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Introduction to Hooks


Definition: Hooks are special functions that can persist state across renders and perform side effects1 . They begin with use and may only be called from render() and other hooks. The API is heavily inspired by React Hooks.

Hooks are Litho's way to enable components to persist state across renders and register for lifecycle events while remaining immutable. Litho has a suite of built in hooks whose docs you'll find in this section.

As a brief introduction, some of the most common ones you'll encounter are:

  • useState - keeps track of a variable across renders.
  • useEffect - lets a component perform side effects when it's attached or detached from the tree.
  • useRef - keeps track of a mutable reference across renders.
  • useCached - keeps track of a cached value that is expensive to calculate.

Hooks in Practice​

To demonstrate the use of hooks in practice, the component below implements a simple counter; whenever it's clicked, it increments the number of clicks and re-renders:

class CounterComponent : KComponent() {
override fun ComponentScope.render(): Component {
val clicks = useState { 0 }
return Text(
style = Style.onClick { clicks.update { c -> c + 1 } },
text = "Clicks: ${clicks.value}")

As shown in the above code, useState is a hook that can keep track of a variable across renders. The first time it's called it returns the initial value (0). Subsequent calls return the current value of the state. For more information about state, see the useState page.

The identity of useState is just the sequence of the call within the render function. So, to add another state variable, you can just add another call to useState. However, this leads to some important rules about preserving the identity of hooks!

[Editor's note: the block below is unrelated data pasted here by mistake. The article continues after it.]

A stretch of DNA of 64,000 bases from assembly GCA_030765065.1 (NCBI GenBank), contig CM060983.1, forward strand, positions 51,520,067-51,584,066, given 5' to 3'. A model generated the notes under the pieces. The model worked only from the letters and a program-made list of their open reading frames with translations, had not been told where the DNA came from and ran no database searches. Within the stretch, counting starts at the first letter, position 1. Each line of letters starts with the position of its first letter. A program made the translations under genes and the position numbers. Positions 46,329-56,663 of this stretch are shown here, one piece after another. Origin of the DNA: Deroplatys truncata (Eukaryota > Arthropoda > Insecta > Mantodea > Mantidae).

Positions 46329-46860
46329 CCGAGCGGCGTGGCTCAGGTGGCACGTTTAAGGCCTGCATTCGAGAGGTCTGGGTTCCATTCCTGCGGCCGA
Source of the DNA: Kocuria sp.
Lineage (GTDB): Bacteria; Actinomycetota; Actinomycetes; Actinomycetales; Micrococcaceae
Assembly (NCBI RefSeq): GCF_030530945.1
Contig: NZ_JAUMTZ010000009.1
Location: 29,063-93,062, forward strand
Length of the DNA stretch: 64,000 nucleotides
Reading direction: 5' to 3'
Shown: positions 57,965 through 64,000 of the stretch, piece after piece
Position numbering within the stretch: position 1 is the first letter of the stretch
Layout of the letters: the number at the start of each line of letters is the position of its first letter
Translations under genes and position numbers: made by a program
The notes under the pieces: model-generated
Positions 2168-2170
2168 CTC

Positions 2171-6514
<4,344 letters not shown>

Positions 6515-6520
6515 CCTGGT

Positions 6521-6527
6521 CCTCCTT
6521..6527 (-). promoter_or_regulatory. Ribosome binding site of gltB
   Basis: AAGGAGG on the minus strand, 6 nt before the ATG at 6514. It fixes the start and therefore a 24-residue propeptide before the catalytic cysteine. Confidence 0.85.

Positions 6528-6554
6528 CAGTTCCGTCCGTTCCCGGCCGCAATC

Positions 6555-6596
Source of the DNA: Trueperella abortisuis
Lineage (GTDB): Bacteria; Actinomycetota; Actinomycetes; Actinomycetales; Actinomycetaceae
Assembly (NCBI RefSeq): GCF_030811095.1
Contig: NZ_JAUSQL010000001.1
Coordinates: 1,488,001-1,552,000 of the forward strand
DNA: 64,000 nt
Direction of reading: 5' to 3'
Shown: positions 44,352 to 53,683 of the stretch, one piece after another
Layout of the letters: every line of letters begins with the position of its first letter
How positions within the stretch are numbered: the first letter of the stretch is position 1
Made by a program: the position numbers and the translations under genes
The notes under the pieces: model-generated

Rules for Hooks​

Hooks maintain state by using the identity of the current component along with the sequence of the call within the component. This means that in a render, the first useState call will maintain one piece of state, a second useState call will maintain another, and so on, and they'll be consistent across render passes.

As such, there are three hooks rules that you need to remember:

  1. Hooks can only be called from render() or from another hook.

  2. Hooks must not be called conditionally.

    if (something) {
    val state = useState{ 1 } // INCORRECT. Called inside an if block
    val cachedValue = useCached(dependendency) {
    val dynamicColor = useBinding{0} // INCORRECT. The useCached block will only be executed if the dependency changes.
    return false
  3. Hook names should start with use.

The reasons for rules 1 and 2 are to preserve hook identity, as mentioned above. Rule 3 is just to make it easier to tell when a function has hook-like behavior.

It may prove helpful to look at some more examples, starting with the most fundamental hook: useState!

  1. Side effects are operations that affect your component. Side effects include operations such as fetch requests, subscriptions, using timers, and manually changing the DOM. Side effects cannot occur during rendering. For more information on side effects, see the useEffect hook.↩